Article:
How to Survive from (and Eventually Celebrate) Multiculturalism


As a guy who was born and grew up in a small city of Blitar, East Java, I never thought that I would be able to have opportunity to pursue study abroad. A chance finally arrived when I got a scholarship from USINDO (US-Indonesia Society) for a master degree. After spending months applying to some universities and taking both TOEFL iBT and the stressful GRE tests, I got admitted to five schools : (1) The School of Advanced International Studies (SAIS) Johns Hopkins University, (2) Boston University, (3) State University of New Jersey, Rutgers, (4) University of Pittsburgh and (5) University of California, San Diego. I chose SAIS which has professors whose expertise matched with my interests: international economics and Southeast Asian politics.

Studying in DC was not my first experience to live abroad, but still I was honestly very nervous for two reasons. First, I was not sure I could academically compete with my fellow students. By the way, according to Foreign Policy Magazine in its 2011 edition, SAIS gained an excellent reputation as the 2nd best school of international studies/relations in the world. So, SAIS students are widely known as bright, smart and selected. On the other hand, I had just few years experience on diplomacy-related work at that time, which was clearly incomparable with other high-profile students. Secondly, I was not confident that I could deal with multicultural challenges, or, more precisely, I was afraid of “culture shock”.

School of Advanced International Studies, John Hopkins University.

Fortunately, I was not alone in that situation. Located in the heart of Washington, DC, SAIS attracted students from across the globe. In a classroom of 20 students, everyone can come from different countries. When I had a class discussion on religion each student had different views. I myself am practicing Islam. Some are Christians, Jews and even atheists. My Japanese colleagues did not see religion as important as work, while a Chinese student viewed Mao Zedong’s thoughts (instead of Confucianism) as ideal principle of life. There are also great differences in culture and of course, languages. We also often spoke in various accents of English, sometimes causing misunderstanding. However, differences did not make students at SAIS feel strange because there were numerous ways of students to socialize with peers. There were periodical gatherings and international student festivals that  always became good places to learn other cultures. Native English-speaking students (e.g. US students) were also helpful to non-native, such as myself, in honing english skills.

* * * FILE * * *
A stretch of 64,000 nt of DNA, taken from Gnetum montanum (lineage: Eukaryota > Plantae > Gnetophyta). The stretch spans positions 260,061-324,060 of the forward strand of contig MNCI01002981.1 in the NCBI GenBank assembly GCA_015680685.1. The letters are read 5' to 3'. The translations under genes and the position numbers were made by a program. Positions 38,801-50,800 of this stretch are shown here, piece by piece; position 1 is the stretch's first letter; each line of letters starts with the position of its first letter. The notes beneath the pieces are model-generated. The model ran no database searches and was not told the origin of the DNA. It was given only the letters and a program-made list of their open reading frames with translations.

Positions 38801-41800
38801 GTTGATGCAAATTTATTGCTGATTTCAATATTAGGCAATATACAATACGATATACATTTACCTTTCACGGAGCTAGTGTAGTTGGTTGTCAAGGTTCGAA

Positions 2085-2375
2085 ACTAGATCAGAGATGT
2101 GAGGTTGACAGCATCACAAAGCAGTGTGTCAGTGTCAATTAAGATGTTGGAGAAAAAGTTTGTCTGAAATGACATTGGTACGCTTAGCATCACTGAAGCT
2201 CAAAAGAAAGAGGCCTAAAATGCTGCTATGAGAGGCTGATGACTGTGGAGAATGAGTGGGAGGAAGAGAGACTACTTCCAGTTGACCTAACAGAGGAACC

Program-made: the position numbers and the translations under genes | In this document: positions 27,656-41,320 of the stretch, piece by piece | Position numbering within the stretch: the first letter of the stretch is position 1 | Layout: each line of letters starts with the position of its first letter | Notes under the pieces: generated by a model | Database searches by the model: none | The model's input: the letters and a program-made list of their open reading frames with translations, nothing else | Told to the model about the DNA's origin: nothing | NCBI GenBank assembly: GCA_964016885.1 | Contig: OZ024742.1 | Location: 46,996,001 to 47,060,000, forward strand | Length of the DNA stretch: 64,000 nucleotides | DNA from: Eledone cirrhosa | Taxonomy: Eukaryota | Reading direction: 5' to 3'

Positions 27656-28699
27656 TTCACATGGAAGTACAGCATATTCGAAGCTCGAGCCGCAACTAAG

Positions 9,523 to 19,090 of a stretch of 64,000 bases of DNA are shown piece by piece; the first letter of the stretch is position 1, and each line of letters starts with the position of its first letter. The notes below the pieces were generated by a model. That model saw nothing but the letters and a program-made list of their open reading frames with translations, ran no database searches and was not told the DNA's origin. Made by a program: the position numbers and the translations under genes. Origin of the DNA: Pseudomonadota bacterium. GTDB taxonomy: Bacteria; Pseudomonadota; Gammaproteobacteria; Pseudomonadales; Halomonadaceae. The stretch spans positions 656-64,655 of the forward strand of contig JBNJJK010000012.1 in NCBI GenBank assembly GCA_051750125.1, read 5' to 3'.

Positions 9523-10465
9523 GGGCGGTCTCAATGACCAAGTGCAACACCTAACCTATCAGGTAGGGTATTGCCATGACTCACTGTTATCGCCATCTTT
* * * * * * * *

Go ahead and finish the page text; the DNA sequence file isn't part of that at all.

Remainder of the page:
In order to encourage others to respect us, we must show our respect to others first. I didn’t explicitly tell everyone: ‘Hi all, I am a Muslim’ or ‘Hi, do you know that Indonesians have great culture and civilization’. Instead, I was eager to know what others are, how they love their religion (or irreligion) and culture and how we could build up constructive and positive understanding. It doesn’t mean we should give up our faith or principles we believe in. Not at all. On the contrary, knowing other culture means that we realize the fact that we live in a multicultural world. Moreover, respecting others will conversely make others understand us and eager to learn from us.